Digital Transformation

The digital revolution is ushering in a whole host of changes in terms of what we can offer our customers.

Digital Offers

An exceptional user experience

If a digital app fails to offer a great user experience, it won’t be long before users uninstall it. Companies like Amazon, Uber and Apple stand out as much for their impeccable levels of service as for the technological sophistication of their solutions. Digital also enables us to keep a close eye on usage patterns so that we can continuously improve our products — for example by tracking market trends (via social media), analysing how systems are used in practice (how often each function is used) and creating online user communities.

Creating value from data

Since data is the new energy source powering the digital economy, it’s important to think about all the types of data available to us, in each part of the business and each market segment, and to look at which other data it can be converged and cross-referenced with to create new services for users.

Products as a service

Thales solutions will increasingly be sold in the form of services via the digital services platform, rather than purchased directly. This is one of the most far-reaching changes we need to make, because it also means getting to grips with the associated metering and billing models. The transition from a sales-driven business model to a services model may involve some appreciable revenue losses in the short term.

An ecosystem of partners

Thales solutions must be open and allow partners to use our services and create value from them, for example via open APIs (application programming interfaces). By combining the data generated by Thales systems with data from third parties, partners can create value for all types of users (not just the regular users of our systems).

Digital technologies

The Internet of Things, artificial intelligence, cloud computing, big data, robotics, social media, augmented reality, block chains and other digital technologies have the potential to transform our solutions. Typically, this involves leveraging the technologies made available by open-source communities and software publishers to add value for our users.

Digital ways of working

A truly user-oriented organisation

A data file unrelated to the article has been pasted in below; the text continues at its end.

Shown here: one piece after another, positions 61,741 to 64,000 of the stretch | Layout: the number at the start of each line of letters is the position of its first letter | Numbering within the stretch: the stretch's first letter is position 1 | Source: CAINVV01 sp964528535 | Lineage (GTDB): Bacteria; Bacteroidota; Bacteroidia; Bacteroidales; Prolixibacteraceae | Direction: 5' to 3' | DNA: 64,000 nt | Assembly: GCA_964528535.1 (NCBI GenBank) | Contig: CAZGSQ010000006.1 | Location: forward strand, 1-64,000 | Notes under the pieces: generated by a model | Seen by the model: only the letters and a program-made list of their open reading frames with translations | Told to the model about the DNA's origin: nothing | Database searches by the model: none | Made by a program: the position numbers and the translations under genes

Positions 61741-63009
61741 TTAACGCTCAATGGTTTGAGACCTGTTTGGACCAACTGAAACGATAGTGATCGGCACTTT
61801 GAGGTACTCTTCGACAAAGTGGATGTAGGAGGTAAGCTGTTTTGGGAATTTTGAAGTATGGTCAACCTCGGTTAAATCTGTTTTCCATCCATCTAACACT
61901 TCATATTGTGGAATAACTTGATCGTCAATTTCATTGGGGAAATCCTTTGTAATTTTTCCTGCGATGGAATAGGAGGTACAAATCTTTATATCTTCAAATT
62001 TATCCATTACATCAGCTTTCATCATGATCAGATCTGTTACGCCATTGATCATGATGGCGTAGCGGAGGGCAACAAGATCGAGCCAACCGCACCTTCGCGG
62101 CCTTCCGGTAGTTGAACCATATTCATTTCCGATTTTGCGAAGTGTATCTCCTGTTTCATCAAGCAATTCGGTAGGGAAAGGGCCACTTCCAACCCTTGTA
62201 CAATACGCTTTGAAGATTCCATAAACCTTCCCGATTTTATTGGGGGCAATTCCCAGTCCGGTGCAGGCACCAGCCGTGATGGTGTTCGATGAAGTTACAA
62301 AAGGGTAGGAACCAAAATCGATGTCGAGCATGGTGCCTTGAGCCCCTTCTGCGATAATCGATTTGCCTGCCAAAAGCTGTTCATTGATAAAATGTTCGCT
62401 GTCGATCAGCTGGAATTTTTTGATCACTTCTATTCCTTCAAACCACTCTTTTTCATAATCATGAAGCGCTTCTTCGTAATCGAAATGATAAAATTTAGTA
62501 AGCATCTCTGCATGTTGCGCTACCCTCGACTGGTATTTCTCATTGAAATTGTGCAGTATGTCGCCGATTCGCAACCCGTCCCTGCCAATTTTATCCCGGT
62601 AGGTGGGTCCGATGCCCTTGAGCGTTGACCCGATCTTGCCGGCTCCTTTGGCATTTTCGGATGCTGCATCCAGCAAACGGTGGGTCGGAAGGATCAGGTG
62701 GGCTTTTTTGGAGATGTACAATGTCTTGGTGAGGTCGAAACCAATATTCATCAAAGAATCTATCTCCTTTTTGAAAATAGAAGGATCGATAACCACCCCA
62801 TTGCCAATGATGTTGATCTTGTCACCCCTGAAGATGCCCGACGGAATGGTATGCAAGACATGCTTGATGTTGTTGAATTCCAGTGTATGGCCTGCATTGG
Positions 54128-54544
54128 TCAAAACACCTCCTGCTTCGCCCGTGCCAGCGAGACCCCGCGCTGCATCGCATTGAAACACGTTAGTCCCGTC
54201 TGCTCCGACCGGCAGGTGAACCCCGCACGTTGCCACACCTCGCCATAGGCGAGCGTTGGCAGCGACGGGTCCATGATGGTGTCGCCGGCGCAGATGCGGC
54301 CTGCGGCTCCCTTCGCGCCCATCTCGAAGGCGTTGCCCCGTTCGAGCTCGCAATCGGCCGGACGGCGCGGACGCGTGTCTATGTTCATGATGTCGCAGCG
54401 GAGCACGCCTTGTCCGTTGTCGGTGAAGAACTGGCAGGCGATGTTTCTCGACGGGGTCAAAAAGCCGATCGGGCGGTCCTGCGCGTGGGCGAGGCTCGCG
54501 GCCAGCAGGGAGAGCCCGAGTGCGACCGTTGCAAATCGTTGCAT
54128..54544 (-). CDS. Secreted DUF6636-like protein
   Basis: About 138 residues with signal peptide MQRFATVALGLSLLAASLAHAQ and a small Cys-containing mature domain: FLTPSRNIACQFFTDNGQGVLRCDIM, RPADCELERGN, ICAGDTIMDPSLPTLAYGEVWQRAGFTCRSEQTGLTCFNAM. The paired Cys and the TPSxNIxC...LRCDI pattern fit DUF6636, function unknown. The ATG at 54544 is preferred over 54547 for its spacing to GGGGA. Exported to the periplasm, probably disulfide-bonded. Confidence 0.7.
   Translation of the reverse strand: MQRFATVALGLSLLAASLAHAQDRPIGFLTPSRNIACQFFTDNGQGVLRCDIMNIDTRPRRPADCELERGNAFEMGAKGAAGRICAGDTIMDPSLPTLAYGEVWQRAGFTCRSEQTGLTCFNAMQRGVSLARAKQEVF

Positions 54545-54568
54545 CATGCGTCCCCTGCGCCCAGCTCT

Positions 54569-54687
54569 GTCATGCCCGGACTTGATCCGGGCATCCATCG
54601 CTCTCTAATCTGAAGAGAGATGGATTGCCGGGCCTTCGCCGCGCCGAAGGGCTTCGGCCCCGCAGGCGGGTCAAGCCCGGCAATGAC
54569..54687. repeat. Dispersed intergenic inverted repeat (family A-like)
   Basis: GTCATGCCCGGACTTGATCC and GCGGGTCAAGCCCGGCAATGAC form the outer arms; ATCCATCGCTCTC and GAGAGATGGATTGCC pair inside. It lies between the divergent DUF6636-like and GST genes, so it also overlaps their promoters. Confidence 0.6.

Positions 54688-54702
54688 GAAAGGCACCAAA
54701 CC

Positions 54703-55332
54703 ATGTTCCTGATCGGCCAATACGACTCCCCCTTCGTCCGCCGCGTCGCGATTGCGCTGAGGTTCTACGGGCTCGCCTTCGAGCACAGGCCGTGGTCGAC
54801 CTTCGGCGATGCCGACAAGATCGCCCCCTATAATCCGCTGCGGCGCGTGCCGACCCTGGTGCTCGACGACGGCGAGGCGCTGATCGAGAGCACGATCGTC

To deliver an exceptional user experience, companies must first be user-centric in their organisation. User experience encompasses the usability and the performance and robustness of the solutions we deliver, but also the ability for users to provide feedback on the fly and obtain helpful responses, all within the digital environment.

Automated, data-driven processes

When the data in the company’s information system is converged and cross-referenced with external, open-source data, it can provide new insights to support business decisions and make processes more efficient. Digital technologies, especially artificial intelligence, allow tasks to be automated by computerised systems able to learn from past actions. Computerising processes is nothing new in itself. But it’s moving ahead in leaps and bounds, thanks to the power of the latest technologies, and is no longer limited to routine, low-value tasks such as processing large amounts of information. While some predict that task automation will cause entire business functions to disappear, the broad objective is to make best use of what digital technologies can do — so that humans can focus on the real value-added tasks, especially those requiring creativity.

Agile culture and organisation

Business processes follow a regular rhythm (so annual processes, for example, are avoided) and the focus of the data they consume and generate is on creating value for users. This culture must be clearly defined and the value model treated with the utmost importance. At the same time, the recruitment process is focused more on values and cultural aspects than simply on technical skills.

End-to-end integration of the value chain

Digital platforms allow digital continuity between business functions where applications have been developed in separate silos. For example, strategy, marketing, engineering, production, services and support can ensure continuity and consistency of information and exchange data in real time. This is also true across the extended enterprise, with industrial partners and customers

Access to knowledge and expertise

Digital tools make it easier to index and search for information across the extended enterprise and connect the right skills and expertise when needed, using enterprise social networks, collaborative work environments, etc.